Assessment of Colonoscopy Quality Metrics: To improve colonoscopy quality, we will measure and report quality metrics to physicians. The three initial quality metrics are 1) adenoma detection rate; 2) adequate bowel preparation, and 3) complete extent of examination. The study sample will consist of Veterans with a screening colonoscopy performed within the VA healthcare system. Colonoscopies will be identified and quality metrics will be characterized on a “real-time” basis. This will involve working with operational partners to host EHR data in a secure environment. Colonoscopy quality report cards will be generated for each VA facility and for individual providers within that facility. Steps will be taken to characterize VA sites for differences in region, patient populations, and other characteristics that might account for differences to ensure observed differences are attributable to colonoscopist performance. These report cards will also highlight recommended performance targets. Results will be characterized and tracked at the national VA system level to determine whether feedback improves performance over time. Processing of individual VA facility and provider level data will occur at least annually, and the colonoscopy quality report card will be implemented using a randomized, stepped wedged design which will greatly facilitate evaluation across VA facilities .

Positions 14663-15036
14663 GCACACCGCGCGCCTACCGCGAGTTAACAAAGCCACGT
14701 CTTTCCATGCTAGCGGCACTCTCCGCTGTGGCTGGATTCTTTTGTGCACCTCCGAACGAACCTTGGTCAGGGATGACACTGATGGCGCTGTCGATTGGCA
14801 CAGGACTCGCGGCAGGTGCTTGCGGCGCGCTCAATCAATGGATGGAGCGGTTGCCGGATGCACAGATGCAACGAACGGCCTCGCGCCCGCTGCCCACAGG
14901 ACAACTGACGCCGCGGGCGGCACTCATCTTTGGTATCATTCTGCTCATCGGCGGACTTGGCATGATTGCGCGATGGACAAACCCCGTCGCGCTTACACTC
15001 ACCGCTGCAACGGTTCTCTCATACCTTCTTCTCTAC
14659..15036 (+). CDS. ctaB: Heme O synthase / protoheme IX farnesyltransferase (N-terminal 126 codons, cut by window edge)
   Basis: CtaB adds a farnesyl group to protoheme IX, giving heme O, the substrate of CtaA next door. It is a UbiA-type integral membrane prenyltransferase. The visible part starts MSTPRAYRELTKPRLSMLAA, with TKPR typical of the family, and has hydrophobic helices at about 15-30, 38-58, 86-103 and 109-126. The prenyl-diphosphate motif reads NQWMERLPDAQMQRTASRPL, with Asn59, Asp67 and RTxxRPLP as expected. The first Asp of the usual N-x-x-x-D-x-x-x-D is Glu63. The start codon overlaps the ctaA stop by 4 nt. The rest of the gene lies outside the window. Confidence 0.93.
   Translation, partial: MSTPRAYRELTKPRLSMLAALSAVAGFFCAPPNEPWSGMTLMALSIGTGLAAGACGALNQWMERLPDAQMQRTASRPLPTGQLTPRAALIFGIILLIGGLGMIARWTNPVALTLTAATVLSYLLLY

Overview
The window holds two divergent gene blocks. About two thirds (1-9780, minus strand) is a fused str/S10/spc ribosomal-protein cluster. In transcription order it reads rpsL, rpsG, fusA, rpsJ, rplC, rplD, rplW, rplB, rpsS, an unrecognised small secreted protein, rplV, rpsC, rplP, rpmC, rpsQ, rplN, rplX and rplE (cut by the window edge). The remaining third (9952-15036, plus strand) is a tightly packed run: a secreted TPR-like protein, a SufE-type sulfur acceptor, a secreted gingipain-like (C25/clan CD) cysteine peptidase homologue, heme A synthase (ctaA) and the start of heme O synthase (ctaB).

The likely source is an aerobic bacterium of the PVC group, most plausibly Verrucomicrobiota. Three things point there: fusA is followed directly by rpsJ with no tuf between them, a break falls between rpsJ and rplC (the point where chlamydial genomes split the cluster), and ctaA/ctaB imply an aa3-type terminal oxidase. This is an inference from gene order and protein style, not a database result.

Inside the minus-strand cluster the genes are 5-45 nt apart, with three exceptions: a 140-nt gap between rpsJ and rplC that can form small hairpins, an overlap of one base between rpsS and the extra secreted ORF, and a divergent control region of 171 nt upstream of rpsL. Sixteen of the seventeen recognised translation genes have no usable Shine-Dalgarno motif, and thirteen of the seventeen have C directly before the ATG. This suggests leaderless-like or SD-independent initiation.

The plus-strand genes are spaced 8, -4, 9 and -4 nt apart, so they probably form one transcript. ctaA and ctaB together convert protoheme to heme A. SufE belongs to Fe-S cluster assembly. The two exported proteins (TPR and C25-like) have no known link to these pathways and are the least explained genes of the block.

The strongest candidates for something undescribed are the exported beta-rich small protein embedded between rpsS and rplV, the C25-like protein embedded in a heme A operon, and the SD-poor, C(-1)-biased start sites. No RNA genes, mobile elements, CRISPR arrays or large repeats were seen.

To date, we have identified 2,337,171 Veterans with at least one colonoscopy performed within the VA healthcare system 1999–2014 and summarized baseline characteristics (Table 1). Median age was 62 years, and 4.6 percent (n = 106,860) were female. We estimate that 2.6 percent (n = 60,517) had CRC at baseline. Additionally, over 26 percent (n = 624,262) had at least 1 follow-up colonoscopy, and 1 percent (n = 24,483) had a new ICD-9 code-based diagnosis of CRC on follow up. The high absolute number of Veterans with potential CRC after colonoscopy emphasizes the great potential of the cohort for analyzing CRC alone as well as in combination with high-risk polyps.
|Variables||N = 2,337,171|
|Age, years, median (Q1–Q3)||62||(55–69)|
|Sex, n (%)|
|Race/ethnicity, n (%)|
|Body mass index, kg/m2, median (Q1–Q3)||28.9||(25.7–32.7)|
|Diabetes, n (%)||534,086||–22.9|
|Medications, n (%)|
|Non-steroidal anti-inflammatory drugs (NSAIDs)||1,019,098||–43.6|
|Inflammatory bowel disease, n (%)||21,468||–0.9|
|Colorectal cancer* (CRC), n (%)|
|CRC at baseline||60,517||–2.6|
|CRC on follow up||24,483||–1|
|Pathology report within 30 days of baseline colonoscopy, n (%)||586,183||–25.1|
|Follow-up colonoscopy, n (%)||624,262||–26.7|
Progress in assessment of variation of adenoma detection across VA sites has been made. For example, application of a search strategy for mention of adenomas within free-text pathology reports among 105,553 individuals who had colonoscopy at one of 96 VA sites in the year 2014 averages 39.6 percent, but ranges from 8.7 percent to 64.3 percent across sites, consistent with clinically significant variation in quality of colonoscopies performed.